What if i get hurt?

What is the best way to treat a minor wound? And what happens when a wound heals? Here you will find useful information on practical every day first aid for minor wounds.

If you hurt yourself

If you hurt yourself and cut your skin, it is important to clean the wound immediately to avoid an infection. Rinse away dirt, stings, pieces of glass and other foreign objects that could have entered the wound. Also clean the area around the wound, otherwise bacteria from the skin or environment around it cause an infection. Important! Do not attempt to clean very dirty cuts, bites or burns yourself. Apply a dressing to protect the wound and stop any bleeding and seek medical assistance. Rinse the wound with lukewarm running water until all the dirt has been removed. If you have a wound cleaning fluid such as Desivon, you can also use this. Dry the skin around the wound with a clean dressing or cotton wool.

What happens when a cut heals?

The human body tries to repair cuts and sores in a number of ingenious ways. Bleeding is stopped by the release of fibrinogen from blood cells that is converted into fibrin that forms a “mesh” over the wound site. This mesh traps blood platelets and red blood cells that coagulate into a natural plug – a scab. White blood cells race to the wound site to take care of bacteria. At this point, the skin around the wound site can become a bit red – an inflammation has developed, the way the human body normally heals a wound. If there is too much bacteria present or if the bacteria are particularly vigorous, the wound can become infected . In which case the skin becomes an angry red, swollen and tender. The wound starts to weep and sometimes a pustule can be formed. Red marks around the local lymph glands, swollen and tender lymph glands and/or fever are serious signs that the infection has spread. If there are only minor signs of infection around a minor wound, this can be treated with dressings soaked in disinfectant.

Moist wounds heal faster

We now know that wounds can heal far faster in moist rather than a dry and airy environment. New cells form more quickly in moist environments and the risk of scar formation and infection is reduced. A special plaster made of an extremely thin and pliable material is now available that seals in the wound and acts as a second skin in place of a scab. You can even take a shower or bath wearing this type of plaster as it is 100% waterproof. However you need to take extra care when cleaning the wound and never put the plaster on an already infected wound.


A graze occurs when part of the surface of the skin is scraped off. Rinse away any dirt and wash the wound carefully. If the graze is superficial, dry and looks fine after cleaning, simply cover it with a plaster for protection. If it is a deep graze that is painful it is best to stick a plaster or an ordinary dressing held in place with surgical tape over it. Important! Swelling and redness around a wound are signs that it has become infected. Other symptoms are throbbing pain and local hotness around the wound. If the patient is a child who feels poorly and develops a fever, seek medical assistance.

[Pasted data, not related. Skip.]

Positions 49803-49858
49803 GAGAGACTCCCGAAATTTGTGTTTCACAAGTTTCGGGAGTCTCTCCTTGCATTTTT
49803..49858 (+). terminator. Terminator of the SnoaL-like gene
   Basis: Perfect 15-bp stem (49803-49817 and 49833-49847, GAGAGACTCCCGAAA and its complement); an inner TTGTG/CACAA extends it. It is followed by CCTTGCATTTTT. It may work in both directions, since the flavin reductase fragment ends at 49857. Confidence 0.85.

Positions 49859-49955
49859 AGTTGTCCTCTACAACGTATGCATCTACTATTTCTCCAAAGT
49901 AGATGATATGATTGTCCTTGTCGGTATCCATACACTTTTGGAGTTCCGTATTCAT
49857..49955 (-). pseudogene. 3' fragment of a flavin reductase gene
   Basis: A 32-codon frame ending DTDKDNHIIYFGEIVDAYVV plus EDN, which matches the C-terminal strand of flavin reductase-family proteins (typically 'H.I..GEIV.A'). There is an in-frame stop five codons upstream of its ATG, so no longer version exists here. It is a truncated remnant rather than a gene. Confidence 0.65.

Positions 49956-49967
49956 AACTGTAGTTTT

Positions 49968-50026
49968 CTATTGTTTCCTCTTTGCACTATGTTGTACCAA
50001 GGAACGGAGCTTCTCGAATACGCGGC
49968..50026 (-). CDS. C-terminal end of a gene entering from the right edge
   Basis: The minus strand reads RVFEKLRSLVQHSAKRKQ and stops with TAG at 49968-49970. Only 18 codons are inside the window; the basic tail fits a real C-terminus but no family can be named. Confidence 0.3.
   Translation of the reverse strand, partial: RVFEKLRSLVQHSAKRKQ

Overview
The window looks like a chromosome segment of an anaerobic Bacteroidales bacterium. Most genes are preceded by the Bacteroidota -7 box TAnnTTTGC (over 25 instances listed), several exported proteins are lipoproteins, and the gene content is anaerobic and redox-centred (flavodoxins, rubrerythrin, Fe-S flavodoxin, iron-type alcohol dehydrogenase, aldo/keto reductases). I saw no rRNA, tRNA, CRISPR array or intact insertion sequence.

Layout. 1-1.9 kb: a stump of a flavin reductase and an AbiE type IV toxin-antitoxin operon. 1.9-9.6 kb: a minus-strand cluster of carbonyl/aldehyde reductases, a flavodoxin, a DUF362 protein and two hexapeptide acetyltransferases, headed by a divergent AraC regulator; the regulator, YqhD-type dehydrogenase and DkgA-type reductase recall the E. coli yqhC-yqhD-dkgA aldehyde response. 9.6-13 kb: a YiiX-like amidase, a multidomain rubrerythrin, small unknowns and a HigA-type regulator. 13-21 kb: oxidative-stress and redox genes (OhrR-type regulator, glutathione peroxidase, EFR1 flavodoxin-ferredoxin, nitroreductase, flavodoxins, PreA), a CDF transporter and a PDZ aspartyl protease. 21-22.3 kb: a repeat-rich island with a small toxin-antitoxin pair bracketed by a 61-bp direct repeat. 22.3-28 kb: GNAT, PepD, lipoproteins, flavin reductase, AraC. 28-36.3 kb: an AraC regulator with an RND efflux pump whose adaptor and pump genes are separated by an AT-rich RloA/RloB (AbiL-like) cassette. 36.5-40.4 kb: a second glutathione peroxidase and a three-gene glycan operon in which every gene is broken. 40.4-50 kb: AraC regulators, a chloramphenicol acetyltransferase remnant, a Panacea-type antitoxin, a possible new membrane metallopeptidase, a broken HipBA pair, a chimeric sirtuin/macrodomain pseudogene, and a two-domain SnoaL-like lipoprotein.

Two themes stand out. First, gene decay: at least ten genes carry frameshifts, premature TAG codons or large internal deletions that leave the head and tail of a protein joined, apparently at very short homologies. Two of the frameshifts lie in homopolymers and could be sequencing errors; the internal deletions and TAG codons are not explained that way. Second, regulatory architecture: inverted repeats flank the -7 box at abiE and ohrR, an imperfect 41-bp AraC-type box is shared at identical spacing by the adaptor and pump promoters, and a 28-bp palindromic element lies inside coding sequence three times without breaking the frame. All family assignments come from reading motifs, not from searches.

Minor cuts

It is easy to suffer a minor cut that bleeds profusely. Such as cutting yourself with a kitchen knife or on broken glass. First rinse the cut clean and press the edges together. Elevate the injured area and apply pressure to it with the aid of a clean dressing or cotton wool until the bleeding stops. Try to pull together the edges of the cut by sticking a plaster on one side of the wound and then pulling it over the cut. You can sometimes close the edges of the cut with some surgical tape. Leave the plaster/tape in place for a few days to give the cut a chance to heal.

Deep cuts

If it is a deep cut, especially if it is on your hands, you should always seek medical assistance. A deep cut should be stitched within 6 hours. If you have cut yourself in the hand or on a finger, close to a joint or tendon, you need to check you can move all the joints in your fingers. If this is very painful, or if you cannot move your joints, seek medical assistance immediately.

Larger cuts

If a plaster is not sufficient, put one or more dressings over the cut. Fix the dressing with surgical tape or fabric tape. If necessary use a gauze bandage over the dressing for further support.

Large bleeding wounds

It is important to stop the bleeding and get to a hospital or clinic quickly. Lay the injured person down. Lift the injured part of the body and keep it in an elevated position. Stop the bleeding with a compression bandage around the wound – a first aid dressing – or length of cotton rolled rightly into a dressing. Wrap an elasticated gauze bandage around the compression dressing, but not too tightly. Hold the dressing in place with surgical tape or clips. If the bleeding continues, press down on the dressing with your hand.


A good way of preventing and treating blisters is to protect vulnerable points with Foot Care – blister plasters. Leave the plaster in place until it comes off by itself. Important, always clean and dry blisters carefully. Do not prick a blister as this can easily lead to an infection.